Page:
Summer is a great time to visit St. Louis, when the Cardinals are playing and it’s warm enough to stroll around the city’s parks, zoo and historic sites. VinnieVanGO offers these tips on where to go and what to do when you get there. Gateway Arch Completed in 1965, the 630-ft. arch built on the west bank of the Mississippi River has become the iconic image of St. Louis. Visitors can stroll or picnic on the surrounding park grounds or visit the nearby Jefferson Memorial. They can also take a four-minute tram ride up the Arch to the observation deck, enjoy the view and then take a three-minute ride back down. Tram tickets are available online or by calling 877-982-1430. St. Louis Zoo Located in Forest Park, St. Louis, the zoo is a recognized leader in animal management, research, conservation and education. It currently has about 17,995 animals and more than 700 species, most of which were born in captivity. The zoo is divided into five sections. Favorites include the River’s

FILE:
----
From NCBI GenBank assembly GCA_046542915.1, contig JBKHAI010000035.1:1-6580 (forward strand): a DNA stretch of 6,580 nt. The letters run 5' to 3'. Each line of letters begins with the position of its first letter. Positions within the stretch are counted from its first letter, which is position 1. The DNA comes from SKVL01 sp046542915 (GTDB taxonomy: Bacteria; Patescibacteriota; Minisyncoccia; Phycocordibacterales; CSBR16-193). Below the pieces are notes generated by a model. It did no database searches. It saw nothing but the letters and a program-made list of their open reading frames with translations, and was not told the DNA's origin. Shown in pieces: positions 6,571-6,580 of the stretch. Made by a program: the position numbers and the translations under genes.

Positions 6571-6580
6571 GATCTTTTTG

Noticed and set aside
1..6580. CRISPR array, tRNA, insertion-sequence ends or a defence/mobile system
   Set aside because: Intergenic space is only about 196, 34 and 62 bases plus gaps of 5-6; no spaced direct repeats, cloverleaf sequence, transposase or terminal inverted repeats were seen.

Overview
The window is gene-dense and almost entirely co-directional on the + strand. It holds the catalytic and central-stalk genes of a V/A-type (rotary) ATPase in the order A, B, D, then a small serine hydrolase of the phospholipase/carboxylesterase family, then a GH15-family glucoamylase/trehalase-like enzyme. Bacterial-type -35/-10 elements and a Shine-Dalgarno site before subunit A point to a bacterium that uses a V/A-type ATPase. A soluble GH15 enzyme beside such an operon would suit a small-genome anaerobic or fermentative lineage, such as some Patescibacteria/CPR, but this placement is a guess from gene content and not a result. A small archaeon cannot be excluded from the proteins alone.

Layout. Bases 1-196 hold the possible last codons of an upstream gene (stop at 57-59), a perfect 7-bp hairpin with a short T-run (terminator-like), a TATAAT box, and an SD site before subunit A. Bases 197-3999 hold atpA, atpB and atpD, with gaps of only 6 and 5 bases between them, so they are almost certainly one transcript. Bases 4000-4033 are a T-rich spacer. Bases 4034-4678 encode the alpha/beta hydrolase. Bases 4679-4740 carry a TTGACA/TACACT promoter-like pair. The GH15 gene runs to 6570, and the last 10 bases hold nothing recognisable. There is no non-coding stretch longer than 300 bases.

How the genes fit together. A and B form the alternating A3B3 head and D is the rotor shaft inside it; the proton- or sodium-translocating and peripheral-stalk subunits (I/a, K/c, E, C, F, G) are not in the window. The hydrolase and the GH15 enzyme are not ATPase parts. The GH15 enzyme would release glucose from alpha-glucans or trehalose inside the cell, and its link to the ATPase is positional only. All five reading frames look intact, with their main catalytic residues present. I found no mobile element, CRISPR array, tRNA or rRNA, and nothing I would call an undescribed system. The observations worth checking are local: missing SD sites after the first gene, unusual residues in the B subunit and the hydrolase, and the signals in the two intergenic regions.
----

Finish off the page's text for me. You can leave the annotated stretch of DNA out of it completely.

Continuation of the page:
Edge, where you will see Asian elephants, hippos, red river hogs, cheetahs, hyenas, Andean bears and more. Historic Hill is home to the Primate House, Peabody Hall with its birds, monkeys, lemurs, amphibians and reptiles. At Red Rocks you’ll be greeted by, lions, tigers, jaguars, leopards and pumas as well as zebras, giraffes, gazelles and other animals.Admission to the St. Louis Zoo is free. Busch Stadium If the St. Louis Cardinals are out of town, or you can’t get a ticket to see a game, never fear. Busch Stadium tours are offered year-round and provide a unique look at this Major League facility. You’ll visit the broadcast booth, Cardinal’s dougout, Red Club and Cardinals Club. Tours are offered at 11 a.m. and 12:30 p.m. out of season (except for Thanksgiving, Christmas eve and day, New Year’s eve and day). In-season (April-September) tours are at 9:30 and 11 a.m. and 12:30 and 2 p.m., except for home day games or special events. On dates when games start at 6:15 p.m., there are no 2 p.m. tours. City Museum A cross between a fun house and a playground, the City Museum (Where Imagination Runs Wild) encourages visitors to feel, touch, climb on and play in its quirky exhibits, constructed of salvaged architectural and industrial objects. Among the most popular exhibits are the Puking Pig; Skateless Park, a collection of skateboard ramps that are traversed by rope swings rather than skateboards and MonstroCity, which features two aircraft fuselages suspended in the air, a fire engine, a castle turret and four-ft. wide slinkies (among other oddities). Children two and under are admitted free; $12 for all others or $10 after 5 p.m. Friday and Saturday.